Fair trade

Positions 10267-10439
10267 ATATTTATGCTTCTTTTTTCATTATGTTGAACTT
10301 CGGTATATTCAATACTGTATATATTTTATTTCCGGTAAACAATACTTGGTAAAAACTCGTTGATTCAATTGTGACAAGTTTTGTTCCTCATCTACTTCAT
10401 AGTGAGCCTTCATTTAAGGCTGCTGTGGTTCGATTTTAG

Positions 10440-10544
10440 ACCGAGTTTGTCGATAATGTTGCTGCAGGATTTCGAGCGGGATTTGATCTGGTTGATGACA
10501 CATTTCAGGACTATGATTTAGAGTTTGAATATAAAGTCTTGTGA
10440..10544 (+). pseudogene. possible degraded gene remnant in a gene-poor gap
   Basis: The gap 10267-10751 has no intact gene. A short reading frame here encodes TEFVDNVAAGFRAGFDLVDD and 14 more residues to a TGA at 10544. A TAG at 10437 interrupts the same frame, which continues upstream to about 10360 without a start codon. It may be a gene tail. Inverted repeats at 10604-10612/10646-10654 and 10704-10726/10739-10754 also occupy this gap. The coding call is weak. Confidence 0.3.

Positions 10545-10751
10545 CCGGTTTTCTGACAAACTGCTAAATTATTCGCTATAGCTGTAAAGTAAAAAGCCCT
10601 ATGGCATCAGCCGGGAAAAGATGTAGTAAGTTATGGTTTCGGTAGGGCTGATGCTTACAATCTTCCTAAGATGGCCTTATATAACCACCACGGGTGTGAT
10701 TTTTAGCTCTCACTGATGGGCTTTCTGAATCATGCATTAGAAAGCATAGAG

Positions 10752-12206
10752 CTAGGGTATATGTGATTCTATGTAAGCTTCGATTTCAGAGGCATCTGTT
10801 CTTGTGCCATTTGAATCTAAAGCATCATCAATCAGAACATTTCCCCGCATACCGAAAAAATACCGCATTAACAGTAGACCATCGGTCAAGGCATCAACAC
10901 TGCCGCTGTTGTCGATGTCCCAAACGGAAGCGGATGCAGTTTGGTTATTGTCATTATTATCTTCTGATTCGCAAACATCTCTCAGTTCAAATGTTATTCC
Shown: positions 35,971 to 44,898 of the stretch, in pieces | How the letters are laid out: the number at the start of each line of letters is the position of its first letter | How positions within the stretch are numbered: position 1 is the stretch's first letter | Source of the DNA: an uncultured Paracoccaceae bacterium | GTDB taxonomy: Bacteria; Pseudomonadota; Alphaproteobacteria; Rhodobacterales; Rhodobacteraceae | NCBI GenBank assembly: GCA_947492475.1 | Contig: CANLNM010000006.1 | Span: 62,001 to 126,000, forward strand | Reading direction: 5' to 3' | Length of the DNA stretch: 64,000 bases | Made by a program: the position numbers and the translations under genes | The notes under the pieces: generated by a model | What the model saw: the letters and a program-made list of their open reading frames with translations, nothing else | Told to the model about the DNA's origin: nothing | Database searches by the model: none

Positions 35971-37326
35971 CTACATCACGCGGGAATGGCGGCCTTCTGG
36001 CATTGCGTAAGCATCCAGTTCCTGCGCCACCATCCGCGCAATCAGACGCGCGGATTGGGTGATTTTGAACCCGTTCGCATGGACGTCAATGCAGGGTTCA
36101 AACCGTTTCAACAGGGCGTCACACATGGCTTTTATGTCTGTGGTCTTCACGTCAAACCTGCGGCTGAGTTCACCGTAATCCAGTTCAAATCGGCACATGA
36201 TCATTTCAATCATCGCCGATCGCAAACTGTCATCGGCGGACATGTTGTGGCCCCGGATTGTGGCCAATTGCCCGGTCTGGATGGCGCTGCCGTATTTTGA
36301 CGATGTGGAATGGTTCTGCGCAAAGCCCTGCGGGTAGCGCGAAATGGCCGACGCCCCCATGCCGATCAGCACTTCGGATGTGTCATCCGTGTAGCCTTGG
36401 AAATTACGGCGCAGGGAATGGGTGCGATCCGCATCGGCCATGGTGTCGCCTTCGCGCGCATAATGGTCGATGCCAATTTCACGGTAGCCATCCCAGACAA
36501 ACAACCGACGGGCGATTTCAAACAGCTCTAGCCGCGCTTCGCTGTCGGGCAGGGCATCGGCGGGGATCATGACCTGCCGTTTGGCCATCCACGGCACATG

Fair trade, noun: A strategy for fighting poverty: Farmers in Africa, Latin America and Asia can effectively improve their living and working conditions through fair trade standards – guaranteed minimum prices significantly higher than the world market level plus fixed premium payments and compliance with social and environmental criteria. They get a stable income, access to the world market and long-term and direct trade relations. In addition, they receive support with building schools, medical care, advancing women, expanding local infrastructure and many other social projects. Certification with the TransFair seal, which guarantees compliance with the standards and makes the products immediately recognizable to consumers. Originated through the fair trade movement in the ’60s and ’70s, where Nicaraguan coffee was sold by activists in ‘third world shops,’ churches, etc. Through the fair trade seal, valid throughout the world, fair trade has received an enormous boom over the past ten years. In 2012 over 9.322 tons of certified fair trade coffee were sold in Germany. That’s 6% more than in 2011 and corresponds to a market share of 2.2% for fair trade coffee. see: